Digital Camera advice

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  • manuel_garcia 27 Jun 2006 14:40:41 4,079 posts
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    Second advice thread of the day.... apologies.

    As per my previous thread, i'm buggering off to the states next year to do a road trip, and i'll be in the market for a new camera to take with me.

    Any advice on the best sub-300 digital camera to purchase? Bare in mind i'll be travelling, so compactness and weight will be a big factor.

    After witnessing some of the shots in the photo gallery thread I figured you lot would be a good bunch to ask :)
  • bivith 27 Jun 2006 14:49:05 2,466 posts
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    You would probably save a bit of money buying a camera when you arrive!
  • pjmaybe 27 Jun 2006 14:49:49 70,676 posts
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    /keeps eye on thread

    Peej
  • Deleted user 27 June 2006 14:50:53
    bivith wrote:
    You would probably save a bit of money buying a camera when you arrive!

    Excellent advise.
  • UncleLou Moderator 27 Jun 2006 14:51:07 35,576 posts
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    A good start
  • ssuellid 27 Jun 2006 14:52:53 19,141 posts
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    Remember to add in the cost of memory, batteries, case etc.

    The wife has an Canon S3 IS - just over 300 but its got a huge zoom etc.
  • manuel_garcia 27 Jun 2006 15:01:31 4,079 posts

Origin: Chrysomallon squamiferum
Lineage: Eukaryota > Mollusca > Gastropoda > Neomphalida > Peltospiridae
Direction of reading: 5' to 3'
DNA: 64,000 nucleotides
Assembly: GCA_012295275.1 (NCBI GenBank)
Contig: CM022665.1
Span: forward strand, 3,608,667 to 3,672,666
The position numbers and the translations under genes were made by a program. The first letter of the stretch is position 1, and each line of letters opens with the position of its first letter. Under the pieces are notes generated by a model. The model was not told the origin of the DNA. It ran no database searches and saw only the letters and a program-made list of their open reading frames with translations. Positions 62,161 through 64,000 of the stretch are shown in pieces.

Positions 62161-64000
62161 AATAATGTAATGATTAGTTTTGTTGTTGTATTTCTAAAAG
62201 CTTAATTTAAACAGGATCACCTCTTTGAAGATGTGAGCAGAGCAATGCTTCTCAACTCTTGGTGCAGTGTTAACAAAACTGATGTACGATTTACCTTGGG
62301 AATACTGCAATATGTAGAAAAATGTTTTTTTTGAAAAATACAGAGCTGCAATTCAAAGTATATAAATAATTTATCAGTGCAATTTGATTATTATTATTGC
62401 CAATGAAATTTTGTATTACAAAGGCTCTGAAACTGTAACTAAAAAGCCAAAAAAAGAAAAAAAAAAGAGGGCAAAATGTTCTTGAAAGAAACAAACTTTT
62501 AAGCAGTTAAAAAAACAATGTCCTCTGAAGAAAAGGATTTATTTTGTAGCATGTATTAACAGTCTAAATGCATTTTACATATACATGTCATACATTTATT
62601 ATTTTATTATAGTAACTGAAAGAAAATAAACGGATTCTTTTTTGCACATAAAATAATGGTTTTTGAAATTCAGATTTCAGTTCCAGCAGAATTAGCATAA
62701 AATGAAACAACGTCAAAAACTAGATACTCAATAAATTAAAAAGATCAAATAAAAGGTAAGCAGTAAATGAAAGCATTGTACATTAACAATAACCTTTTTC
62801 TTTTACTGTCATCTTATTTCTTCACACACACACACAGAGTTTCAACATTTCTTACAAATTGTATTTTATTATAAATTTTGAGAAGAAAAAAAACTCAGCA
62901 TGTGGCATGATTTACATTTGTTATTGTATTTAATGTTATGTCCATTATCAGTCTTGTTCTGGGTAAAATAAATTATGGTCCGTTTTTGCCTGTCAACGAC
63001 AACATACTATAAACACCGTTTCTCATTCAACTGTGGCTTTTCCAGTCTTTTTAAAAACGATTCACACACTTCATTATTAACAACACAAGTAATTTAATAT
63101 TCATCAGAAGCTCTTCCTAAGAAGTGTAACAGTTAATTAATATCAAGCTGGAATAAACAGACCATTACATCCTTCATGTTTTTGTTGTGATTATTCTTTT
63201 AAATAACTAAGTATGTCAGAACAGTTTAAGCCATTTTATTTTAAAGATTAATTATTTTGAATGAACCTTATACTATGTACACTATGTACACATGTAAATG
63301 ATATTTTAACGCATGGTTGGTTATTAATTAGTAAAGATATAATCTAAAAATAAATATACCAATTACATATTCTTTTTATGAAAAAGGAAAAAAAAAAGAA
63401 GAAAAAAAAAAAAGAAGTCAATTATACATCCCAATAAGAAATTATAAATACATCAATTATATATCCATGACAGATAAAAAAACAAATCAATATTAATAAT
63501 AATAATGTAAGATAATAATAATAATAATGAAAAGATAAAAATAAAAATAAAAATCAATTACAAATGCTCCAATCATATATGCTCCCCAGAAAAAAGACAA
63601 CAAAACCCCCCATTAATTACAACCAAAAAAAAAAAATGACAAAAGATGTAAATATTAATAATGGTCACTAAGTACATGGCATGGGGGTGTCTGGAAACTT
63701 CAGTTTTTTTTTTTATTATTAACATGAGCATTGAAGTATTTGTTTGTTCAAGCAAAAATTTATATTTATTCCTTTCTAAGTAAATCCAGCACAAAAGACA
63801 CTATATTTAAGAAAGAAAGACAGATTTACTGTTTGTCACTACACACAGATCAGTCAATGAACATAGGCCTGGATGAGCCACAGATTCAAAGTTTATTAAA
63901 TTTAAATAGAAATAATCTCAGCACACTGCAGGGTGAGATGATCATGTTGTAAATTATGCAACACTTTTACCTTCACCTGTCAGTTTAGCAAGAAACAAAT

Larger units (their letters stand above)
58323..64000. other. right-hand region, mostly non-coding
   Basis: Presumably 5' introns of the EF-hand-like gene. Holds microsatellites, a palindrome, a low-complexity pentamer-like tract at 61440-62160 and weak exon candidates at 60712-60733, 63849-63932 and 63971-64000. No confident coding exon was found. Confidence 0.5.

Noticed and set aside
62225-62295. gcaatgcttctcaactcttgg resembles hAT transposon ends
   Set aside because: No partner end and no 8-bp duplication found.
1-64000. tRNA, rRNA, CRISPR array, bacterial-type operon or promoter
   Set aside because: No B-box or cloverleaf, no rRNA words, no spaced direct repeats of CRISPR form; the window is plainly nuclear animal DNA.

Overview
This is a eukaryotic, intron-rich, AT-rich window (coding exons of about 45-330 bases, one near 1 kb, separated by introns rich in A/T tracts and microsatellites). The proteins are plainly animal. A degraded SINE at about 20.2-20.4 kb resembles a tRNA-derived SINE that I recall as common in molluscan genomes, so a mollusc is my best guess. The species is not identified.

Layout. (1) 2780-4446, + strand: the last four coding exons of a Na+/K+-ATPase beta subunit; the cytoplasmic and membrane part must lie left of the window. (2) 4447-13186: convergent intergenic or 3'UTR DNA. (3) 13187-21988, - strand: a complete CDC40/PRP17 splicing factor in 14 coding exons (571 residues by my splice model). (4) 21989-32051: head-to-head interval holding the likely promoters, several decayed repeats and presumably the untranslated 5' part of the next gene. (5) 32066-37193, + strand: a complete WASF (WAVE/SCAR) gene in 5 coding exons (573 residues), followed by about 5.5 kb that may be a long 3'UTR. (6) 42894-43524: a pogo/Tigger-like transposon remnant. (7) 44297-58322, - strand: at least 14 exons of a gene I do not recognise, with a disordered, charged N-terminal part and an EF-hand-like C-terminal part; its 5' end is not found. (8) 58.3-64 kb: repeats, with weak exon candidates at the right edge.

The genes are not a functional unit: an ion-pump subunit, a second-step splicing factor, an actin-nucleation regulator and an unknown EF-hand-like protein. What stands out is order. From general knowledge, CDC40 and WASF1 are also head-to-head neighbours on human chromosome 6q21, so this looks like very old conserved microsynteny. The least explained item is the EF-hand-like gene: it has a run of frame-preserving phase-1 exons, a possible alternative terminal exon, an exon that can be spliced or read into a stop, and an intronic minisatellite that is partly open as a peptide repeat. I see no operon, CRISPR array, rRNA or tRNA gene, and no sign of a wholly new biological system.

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    otto wrote:
    All sorts of questions we need to ask to advise you properly!

    When are you going? By the time you leave, you may even be able to get a basic DSLR for that price.

    Next summer sometime, probably late July-ish. However I was thinking of buying fairly soon so I can get a bit of practice in before I go

    What level skill do you have? Are you wanting 'auto everything' or do you want to play around a bit with settings and get creative?

    I'd like to play around a bit to get some good shots and definately enjoy tinkering, not an 'auto' kind of guy :)

    How important is size/weight? Are you willing to trade quality for portability? (You don't necessarily have to, mind... if you pay.)

    This is the thing, we'll be gone for a month to 6 weeks or so, and travelling across the length of the country, so through a number of different environments... I guess size and weight is fairly important, but as long as I can fit it in a small bag I think i'd rather have quality really.

    Will you be near a power outlet at all times, or do you want to carry a bag full of AA batteries with you into the Mojave Desert for a month?

    Staying in hostels, cheap motels and the like so should be able to recharge fairly easily.

    Cheers for any advice given, I realise its a rather generalised question, but I really dont know where to start.
  • Raid 27 Jun 2006 15:34:37 980 posts
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    otto wrote:
    Take a look at the Nikon D50, the Canon EOS 350D, the Pentax *ist-DS, the Konica-Minolta Dynax 5D. You can get good deals if you shop around and go for a 'kit' (basic zoom lens included). The nice thing about having a DSLR is that you can also pick up a cheap lens or two while you're travelling.
    The *ist DL2 is on sale for 350 including the standard 18-55mm lens at Jessops, online and off.

    If what otto says is correct, and an amateur DSLR would suit you (bearing in mind that they're bigger and heavier than point and shoot cameras, but much more adaptable), at least take a look at ebay, and see whether the prices there would be acceptable.

    Otherwise, it seems like the Canon Powershot range is very well received (here and across the rest of the internet), I doubt you'd go wrong with one.

    Just for goodness sakes make sure you have enough storage space, I'd absolutely hate to have to start choosing between which pictures I wanted to keep.
  • manuel_garcia 27 Jun 2006 16:08:23 4,079 posts